The unorthodox equipment was the target of sharp attack. Frank Bassett, a professor of orthopedic surgery at Duke who is the team physician for the Blue Devils, testified. "Any strap applied to the front of the helmet is very dangerous because it keeps the head flexed forward." Bassett said that allowing an athlete to play after suffering a neck injury wasn't the same as allowing him to play with standard, garden-variety aches. "The neck is not negotiable," Bassett said from the stand. "Some injuries are; the neck is not."
And Buoniconti's lawyers hammered away at this point: Their client should not have played if he was unable to practice that week. No practice, no play is a policy followed at many colleges, including Duke. "If a player is hurt too badly to practice, he is hurt too badly to play." Bassett testified.
Defense witnesses attached little importance to the strap and collar. "I don't think any kind of equipment he was wearing influenced this injury at all," said Victor Frankel, an orthopedic surgeon from New York, who also testified that X-rays of Buoniconti's neck taken the Monday before the fateful game showed no evidence of spinal instability.
Torg testified that the injury had resulted from the way Buoniconti made the tackle on Jacobs: headfirst. He added that his research into catastrophic injuries in football has revealed that the vast majority of them are attributable not to the spine being bent too far back, in hyperextension, or too far forward, in hyperflexion; rather, he said, they occur because of a phenomenon he calls axial loading, which is when the crown of a tackler's head strikes a runner straight on and the neck buckles, like an 18-wheeler slamming into a wall and having the rig jackknife.
One witness called by Buoniconti, a former teammate, defensive tackle Scott Thompson, said that before the game he saw Clawson tighten the strap Buoniconti was wearing so that Buoniconti's head was held downward at a 15-degree angle. "It was taut." Thompson testified. "The strap was an elastic strap, but I didn't see much elasticity in it." Nor did another of Buoniconti's former teammates, guard Bob Grant, who said that he reached out and felt its tightness and said that Buoniconti "walked like a robot...with his head down."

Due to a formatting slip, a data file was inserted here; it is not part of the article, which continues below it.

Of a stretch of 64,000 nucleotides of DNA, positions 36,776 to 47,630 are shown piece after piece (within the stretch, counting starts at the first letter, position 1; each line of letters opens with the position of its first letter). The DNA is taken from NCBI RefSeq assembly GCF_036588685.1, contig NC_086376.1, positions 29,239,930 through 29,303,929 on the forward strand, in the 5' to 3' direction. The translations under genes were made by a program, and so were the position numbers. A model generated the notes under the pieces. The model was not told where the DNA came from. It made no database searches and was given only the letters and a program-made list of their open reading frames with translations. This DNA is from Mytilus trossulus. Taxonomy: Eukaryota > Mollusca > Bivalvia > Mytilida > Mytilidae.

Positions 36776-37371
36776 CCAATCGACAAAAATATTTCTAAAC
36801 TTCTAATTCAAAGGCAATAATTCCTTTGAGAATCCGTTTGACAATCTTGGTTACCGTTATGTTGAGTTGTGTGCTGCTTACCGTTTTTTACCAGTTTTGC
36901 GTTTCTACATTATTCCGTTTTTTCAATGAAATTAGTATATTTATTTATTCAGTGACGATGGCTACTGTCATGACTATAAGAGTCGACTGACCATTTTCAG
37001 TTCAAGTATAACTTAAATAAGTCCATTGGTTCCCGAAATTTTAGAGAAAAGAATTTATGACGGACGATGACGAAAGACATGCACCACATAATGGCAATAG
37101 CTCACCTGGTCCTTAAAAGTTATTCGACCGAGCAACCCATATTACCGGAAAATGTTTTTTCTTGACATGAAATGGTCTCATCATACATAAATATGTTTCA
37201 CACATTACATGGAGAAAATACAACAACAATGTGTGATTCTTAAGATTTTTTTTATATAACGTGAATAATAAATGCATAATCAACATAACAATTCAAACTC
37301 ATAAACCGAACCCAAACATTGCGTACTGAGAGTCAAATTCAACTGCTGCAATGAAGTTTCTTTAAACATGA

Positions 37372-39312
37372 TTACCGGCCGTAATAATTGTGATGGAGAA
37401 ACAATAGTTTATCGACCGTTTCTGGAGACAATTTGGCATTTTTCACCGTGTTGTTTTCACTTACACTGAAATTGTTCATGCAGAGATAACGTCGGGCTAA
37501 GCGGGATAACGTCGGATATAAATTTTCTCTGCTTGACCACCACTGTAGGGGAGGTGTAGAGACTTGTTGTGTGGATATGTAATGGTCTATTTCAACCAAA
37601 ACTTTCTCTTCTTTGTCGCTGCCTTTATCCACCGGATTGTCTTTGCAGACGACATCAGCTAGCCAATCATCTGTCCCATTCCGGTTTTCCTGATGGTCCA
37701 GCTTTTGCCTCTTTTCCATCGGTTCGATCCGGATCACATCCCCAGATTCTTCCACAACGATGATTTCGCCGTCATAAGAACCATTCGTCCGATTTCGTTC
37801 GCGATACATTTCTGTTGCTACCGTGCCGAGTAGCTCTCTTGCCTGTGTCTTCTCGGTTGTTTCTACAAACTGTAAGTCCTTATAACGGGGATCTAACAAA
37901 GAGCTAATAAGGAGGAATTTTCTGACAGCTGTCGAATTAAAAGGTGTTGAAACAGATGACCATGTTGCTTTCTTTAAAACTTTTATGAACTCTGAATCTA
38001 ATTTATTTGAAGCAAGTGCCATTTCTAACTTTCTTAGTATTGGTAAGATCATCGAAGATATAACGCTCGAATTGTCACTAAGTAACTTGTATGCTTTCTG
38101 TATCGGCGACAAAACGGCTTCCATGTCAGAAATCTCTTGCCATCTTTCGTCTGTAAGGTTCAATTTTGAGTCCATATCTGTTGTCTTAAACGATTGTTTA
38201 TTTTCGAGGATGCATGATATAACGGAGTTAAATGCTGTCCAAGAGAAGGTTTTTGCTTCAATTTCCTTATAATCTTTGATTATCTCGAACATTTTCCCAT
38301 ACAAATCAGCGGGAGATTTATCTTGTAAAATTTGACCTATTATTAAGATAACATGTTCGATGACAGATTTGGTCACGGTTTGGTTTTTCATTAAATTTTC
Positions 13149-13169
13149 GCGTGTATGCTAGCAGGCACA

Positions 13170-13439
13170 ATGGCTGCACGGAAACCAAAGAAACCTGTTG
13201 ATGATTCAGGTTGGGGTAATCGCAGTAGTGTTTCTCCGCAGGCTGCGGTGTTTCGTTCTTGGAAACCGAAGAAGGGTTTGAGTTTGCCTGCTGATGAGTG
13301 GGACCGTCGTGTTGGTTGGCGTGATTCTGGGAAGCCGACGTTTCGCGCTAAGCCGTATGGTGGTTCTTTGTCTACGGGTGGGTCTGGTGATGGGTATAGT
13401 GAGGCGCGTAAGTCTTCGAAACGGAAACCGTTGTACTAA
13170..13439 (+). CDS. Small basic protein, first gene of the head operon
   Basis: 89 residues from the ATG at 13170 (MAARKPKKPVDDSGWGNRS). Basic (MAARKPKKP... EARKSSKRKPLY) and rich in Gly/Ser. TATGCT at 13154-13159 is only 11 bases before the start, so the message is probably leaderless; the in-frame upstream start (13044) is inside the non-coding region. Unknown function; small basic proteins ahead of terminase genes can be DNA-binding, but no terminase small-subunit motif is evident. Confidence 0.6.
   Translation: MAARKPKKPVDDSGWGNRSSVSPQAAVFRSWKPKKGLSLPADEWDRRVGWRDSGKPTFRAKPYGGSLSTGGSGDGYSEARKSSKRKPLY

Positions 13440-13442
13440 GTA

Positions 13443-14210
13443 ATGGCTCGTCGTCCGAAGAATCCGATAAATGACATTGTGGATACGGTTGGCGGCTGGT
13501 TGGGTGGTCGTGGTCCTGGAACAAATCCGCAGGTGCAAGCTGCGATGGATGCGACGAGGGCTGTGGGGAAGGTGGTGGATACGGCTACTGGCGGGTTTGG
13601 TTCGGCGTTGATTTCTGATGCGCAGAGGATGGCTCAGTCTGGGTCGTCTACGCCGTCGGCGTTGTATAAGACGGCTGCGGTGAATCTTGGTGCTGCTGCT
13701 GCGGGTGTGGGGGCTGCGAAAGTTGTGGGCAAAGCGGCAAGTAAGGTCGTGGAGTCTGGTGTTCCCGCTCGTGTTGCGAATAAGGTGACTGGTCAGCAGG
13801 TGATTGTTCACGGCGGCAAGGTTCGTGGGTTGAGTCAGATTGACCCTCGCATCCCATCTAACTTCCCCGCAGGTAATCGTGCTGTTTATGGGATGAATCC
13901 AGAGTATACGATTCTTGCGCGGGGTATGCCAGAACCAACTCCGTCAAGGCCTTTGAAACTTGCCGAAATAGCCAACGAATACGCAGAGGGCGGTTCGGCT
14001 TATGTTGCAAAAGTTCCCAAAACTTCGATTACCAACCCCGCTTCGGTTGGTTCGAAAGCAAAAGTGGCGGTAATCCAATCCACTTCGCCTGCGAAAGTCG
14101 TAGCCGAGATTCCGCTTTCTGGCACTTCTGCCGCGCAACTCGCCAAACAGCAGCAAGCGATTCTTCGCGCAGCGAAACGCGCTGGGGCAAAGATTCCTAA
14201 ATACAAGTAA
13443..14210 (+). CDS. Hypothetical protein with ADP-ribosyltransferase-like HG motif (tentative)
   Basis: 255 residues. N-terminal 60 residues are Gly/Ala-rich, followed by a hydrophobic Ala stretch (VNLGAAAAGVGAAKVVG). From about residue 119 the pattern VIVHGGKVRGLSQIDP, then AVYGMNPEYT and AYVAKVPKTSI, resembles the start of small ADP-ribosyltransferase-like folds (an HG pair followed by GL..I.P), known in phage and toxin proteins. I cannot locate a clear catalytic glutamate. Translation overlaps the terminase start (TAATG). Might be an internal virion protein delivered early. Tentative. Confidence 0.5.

While coming to make the tackle against Jacobs, Buoniconti said, he could not see much upfield because the helmet was pulled down nearly over his eyes. "I am trying as hard as I can to pull my head back, but the collar and strap are pulling my head down," he testified. It was in that position, he said, with his head tied down in flexion, that he struck Jacobs and felt his body go limp.
While Torg called the hit an illegal tackle, other witnesses disagreed. "I don't think he violated any rules," said former Chicago Bear linebacker Dick Butkus, testifying for Buoniconti, after reviewing the video. Ronald Leatherwood, who was head linesman for the East Tennessee State game and watched the play from a few yards away, supported that contention. The defense presented its own celebrity expert, Tennessee football coach Johnny Majors, who testified in a videotaped deposition that the tackle was headfirst and thus in violation of the rules.
Throughout the trial the sense among many observers was that surely the jury would award Buoniconti something, if only out of sympathy for the suffering he has endured. Buoniconti's lawyers spent considerable time detailing that agony: the seven months on a respirator, learning how to breathe again; the continual bouts with urinary tract infections; the sudden muscle spasms; the mercurial blood pressure readings; the loss of a sex life—all the problems attendant upon having a conscious head attached to an unconscious body.
Early in the trial Buoniconti took the stand himself and narrated a video depicting a day in his life. The reddening of his cheeks as he spoke and the catch in his breath only served to sharpen the poignancy of his narrative: "Here's me waking up for my daily urinary tract infection treatment...here's me being checked for bed sores...here's me being dressed, shaven and fed."
He arrived at court in a van, which was sometimes driven by his father. He steered his way into the courtroom in a Sip-and-Puff wheelchair that he controlled by blowing or drawing through a mouthpiece attached to an air hose. Nurses attended him, and when his mother, Teresa, and father testified in his behalf, they were near tears.